In November of 2016, Messi had to pay the wages of the team’s security staff out of his own pockets because Argentina’s Football Association could not do so. Before he had retired, Messi called the federation “a disaster.”
After Messi’s retirement, Gerardo Martino and his staff, who said they hadn’t been paid either, resigned. Olympic coach Julio Olarticoechea made the same claim.
FIFA had to step in and take control of the FA that june of 2016 after the president, Luis Segura, was charged with fraud.
Argentina struggled through their World Cup qualifying. Jorge Sampaoli was brought in to fix the team, but it has been much of the same.
It took a Messi hattrick in the last game against Ecuador for them to make it. Messi missed one game, a 2-0 loss against Bolivia, after he was banned for verbally abusing an assistant referee, but in the 8 total games that Argentina played without him, they only managed one win. Messi scored 7 goals in qualifiers, almost a third of Argentina’s total of 19. No other player scored more than two.
Messi’s first goal against Ecuador was the first time in over 446 minutes that any Argentine player had scored, and Aguero’s recent goal against Iceland, was the first time in over 600 days that any Argentina goal wasn’t either scored or assisted by Messi. It was also Aguero’s first ever goal in the World Cup.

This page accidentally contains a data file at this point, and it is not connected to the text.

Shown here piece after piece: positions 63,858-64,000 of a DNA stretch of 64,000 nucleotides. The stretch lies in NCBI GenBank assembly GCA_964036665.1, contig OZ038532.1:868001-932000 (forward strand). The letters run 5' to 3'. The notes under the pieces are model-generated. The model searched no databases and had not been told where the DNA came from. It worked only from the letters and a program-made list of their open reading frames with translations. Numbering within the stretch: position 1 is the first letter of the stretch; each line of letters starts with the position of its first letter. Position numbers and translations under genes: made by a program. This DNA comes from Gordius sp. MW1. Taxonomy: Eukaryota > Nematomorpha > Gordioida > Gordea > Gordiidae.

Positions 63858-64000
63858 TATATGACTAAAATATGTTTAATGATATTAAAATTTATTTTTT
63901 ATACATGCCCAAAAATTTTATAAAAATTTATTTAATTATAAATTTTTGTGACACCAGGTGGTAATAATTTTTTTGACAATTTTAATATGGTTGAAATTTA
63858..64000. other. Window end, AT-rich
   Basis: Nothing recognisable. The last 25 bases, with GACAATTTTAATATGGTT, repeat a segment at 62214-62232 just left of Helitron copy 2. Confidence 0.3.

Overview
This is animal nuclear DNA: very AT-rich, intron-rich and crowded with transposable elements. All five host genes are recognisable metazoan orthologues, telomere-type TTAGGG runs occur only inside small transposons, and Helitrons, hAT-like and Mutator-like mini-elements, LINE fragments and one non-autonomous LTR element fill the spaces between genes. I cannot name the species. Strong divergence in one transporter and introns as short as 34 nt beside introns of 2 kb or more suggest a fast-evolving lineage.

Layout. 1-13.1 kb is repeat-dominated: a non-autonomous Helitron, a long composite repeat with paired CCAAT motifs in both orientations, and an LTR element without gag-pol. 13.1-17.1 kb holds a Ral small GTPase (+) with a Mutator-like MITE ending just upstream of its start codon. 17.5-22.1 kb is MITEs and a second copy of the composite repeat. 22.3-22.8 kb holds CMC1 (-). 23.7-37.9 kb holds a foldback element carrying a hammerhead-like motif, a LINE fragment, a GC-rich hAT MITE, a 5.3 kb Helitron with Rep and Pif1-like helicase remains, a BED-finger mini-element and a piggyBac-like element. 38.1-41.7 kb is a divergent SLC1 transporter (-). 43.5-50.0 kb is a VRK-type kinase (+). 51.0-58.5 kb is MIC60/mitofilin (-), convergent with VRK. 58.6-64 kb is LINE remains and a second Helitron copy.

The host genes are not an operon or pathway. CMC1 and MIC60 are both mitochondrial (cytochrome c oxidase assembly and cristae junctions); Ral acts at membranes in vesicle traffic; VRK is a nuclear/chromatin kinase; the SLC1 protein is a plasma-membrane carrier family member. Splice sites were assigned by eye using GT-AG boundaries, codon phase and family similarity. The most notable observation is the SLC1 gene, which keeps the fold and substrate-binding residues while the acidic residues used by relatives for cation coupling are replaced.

Argentina, for all of its talent, is entirely dependent on Messi and is incapable of producing anything positive if it doesn’t come from him. Inexplicably, players like Paulo Dybala, Ever Banega and Giovani Lo Celso sit on the bench. Lucas Biglia and Maximiliano Meza started instead against Iceland instead. They drew that game 1-1. Messi himself, who has been a picture of discontent and unhappiness, missed a penalty to win the game.
Croatia embarrassed them 3-0 after. Sampaoli went with a bizarre 3-man backline of Gabriel Mercado, Nicolás Otamendi, and Nicolás Tagliafico, in front of an obviously out-of-form and anxious Willy Caballero. He also started Meza, Marcos Acuña, Javier Mascherano and Enzo Pérez alongside Messi and Aguero. The disconnect between Aguero, Messi, and the others was apparent from the first minute.
The recent reports that the players have banded together to mutiny against Sampaoli isn’t surprising. This has been a team on the edge of catastrophe for a long time now. Sampaoli’s tactics and recent results have only made the situation more fragile.
As it was with France, the problem with Argentina isn’t just with the manager. This team is a mess overall. What is happening now is only a culmination of years of discord. Argentina is particularly dependent on one individual, the manager’s tactics haven’t helped to make them better, and the federation hasn’t built a good enough structure for either the manager or the players to succeed.
Argentina still has hope to qualify in their last game, but even if they were to succeed in that, there would still be a need for a complete reimagining and restructuring of the team and those who run it, once the tournament is over. This World Cup has only exposed how damaged the team is, and is only prolonging the desperate changes that need to be made.